It's been quite a while since my last update...but I hope you've all been enjoying your summer! (I can't believe it's already august) We've gotten quite a lot of vegetables since my last update, and so I thought I'd share with you some recipes from my little garden over a few posts. 
Our very first zucchini! It's a bit small, and it didn't quite ripen...but still! Ha!
The first recipe I tried was inspired by the sheer number of zucchini our little garden began to produce. The recipe calls for 3 cups of shredded zucchini, which ended up being about two medium sized or one large zucchini. Three cups, despite the recipe directions, made two cakes (one 9x13 and 1 bread-pan sized). I also found that the frosting made enough for the 9X13 (with a little left-over), depending on how heavy-handed you are.  The second time I made cake, I used glass pyrex dishes, which I like since they can be covered and used to store the cake. 
It doesn't really look great going in or coming out of the oven, but trust's delicious!
The original recipe comes from A Taste of Sturbridge, a lovely cookbook that is developed from Old Sturbridge Village, a living museum portraying life in New England in the 1830s. The museum is a really fun treat for families (if you happen to be visiting Massachusetts). I have also seen a lot of yummy zucchini recipes to try out on Pinterest lately, and you can find many other delicious recipes for fresh zucchini on AllRecipes as well. This recipe is not terribly healthy and can be modified for your tastes/ingredients, (for example, in one batch, I ran out of oil and substituted with particularly liquefied zucchini and a bit of melted butter) but it may not taste quite the same without all that addictive and delicious sugar.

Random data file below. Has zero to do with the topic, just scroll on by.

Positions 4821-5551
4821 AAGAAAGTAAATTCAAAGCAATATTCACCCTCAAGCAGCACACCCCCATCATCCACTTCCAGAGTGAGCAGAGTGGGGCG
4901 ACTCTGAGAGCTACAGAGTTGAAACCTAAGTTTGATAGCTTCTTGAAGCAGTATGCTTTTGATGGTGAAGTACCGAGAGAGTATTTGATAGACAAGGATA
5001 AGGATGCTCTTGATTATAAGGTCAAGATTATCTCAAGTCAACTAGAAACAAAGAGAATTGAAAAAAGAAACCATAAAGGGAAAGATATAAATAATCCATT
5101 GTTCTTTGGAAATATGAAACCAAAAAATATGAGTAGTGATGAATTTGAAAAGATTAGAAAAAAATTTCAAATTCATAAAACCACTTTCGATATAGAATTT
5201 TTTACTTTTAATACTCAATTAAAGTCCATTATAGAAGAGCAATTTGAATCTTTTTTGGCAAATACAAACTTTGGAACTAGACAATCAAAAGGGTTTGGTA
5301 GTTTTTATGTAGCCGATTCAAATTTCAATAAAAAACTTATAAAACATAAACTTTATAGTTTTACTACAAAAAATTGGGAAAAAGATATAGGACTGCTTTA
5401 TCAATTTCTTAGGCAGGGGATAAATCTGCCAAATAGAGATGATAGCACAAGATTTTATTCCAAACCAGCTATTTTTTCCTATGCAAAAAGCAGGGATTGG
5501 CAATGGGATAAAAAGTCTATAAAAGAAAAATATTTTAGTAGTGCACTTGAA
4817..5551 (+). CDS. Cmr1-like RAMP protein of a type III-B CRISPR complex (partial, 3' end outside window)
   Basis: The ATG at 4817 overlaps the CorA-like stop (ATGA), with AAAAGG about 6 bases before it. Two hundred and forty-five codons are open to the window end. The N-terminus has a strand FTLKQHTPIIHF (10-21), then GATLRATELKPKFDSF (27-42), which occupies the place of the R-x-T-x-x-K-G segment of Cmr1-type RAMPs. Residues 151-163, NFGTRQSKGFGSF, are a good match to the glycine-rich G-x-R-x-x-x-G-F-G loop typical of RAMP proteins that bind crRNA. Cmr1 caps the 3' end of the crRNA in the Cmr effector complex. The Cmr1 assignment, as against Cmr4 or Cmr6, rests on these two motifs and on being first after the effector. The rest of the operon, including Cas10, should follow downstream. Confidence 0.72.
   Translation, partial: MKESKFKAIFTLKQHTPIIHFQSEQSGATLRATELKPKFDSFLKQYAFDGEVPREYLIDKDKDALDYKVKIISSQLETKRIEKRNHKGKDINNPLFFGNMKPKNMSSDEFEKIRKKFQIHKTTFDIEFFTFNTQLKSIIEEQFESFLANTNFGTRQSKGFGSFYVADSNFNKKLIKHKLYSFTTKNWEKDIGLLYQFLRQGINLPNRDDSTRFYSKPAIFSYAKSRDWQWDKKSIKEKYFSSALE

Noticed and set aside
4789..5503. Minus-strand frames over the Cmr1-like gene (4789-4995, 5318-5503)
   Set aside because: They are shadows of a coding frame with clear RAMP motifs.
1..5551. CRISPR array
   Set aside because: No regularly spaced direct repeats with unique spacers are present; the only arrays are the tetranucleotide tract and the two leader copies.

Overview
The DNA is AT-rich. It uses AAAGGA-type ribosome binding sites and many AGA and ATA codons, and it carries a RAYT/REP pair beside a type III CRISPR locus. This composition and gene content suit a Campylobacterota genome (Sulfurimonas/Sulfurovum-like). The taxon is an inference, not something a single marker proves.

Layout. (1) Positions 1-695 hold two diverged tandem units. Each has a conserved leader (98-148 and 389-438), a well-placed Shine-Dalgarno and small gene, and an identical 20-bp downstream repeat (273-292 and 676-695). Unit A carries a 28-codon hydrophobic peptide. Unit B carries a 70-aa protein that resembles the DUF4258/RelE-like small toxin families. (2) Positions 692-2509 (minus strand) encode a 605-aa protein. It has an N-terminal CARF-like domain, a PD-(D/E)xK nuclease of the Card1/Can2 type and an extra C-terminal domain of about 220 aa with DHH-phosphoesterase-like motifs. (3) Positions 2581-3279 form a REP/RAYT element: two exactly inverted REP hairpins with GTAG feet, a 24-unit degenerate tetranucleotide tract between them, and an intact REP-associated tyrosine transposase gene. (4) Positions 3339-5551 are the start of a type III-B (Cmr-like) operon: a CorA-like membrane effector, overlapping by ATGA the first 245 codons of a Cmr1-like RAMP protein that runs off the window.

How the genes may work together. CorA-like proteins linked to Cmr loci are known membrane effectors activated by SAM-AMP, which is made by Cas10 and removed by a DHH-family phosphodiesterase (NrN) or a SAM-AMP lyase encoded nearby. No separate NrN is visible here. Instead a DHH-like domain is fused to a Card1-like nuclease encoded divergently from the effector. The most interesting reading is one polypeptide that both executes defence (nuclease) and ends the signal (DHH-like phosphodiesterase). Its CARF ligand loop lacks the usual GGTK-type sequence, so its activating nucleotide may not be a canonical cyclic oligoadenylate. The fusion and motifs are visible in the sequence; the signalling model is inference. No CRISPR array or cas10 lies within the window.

After we picked that first one, the zucchini kept are the two zucchini i ended up using in my first batch of cake, with some first tomatoes and green beans.
  • Cake:

  • 3 cups all-purpose flour

  • 3 cups white sugar

  • 1/2 teaspoon salt

  • 1 1/2 teaspoons baking soda

  • 2 teaspoon baking powder

  • 1 1/2 teaspoons ground cinnamon (if desired)

  • 1 teaspoon vanilla extract

  • 4 eggs

  • 1 1/2 cups vegetable oil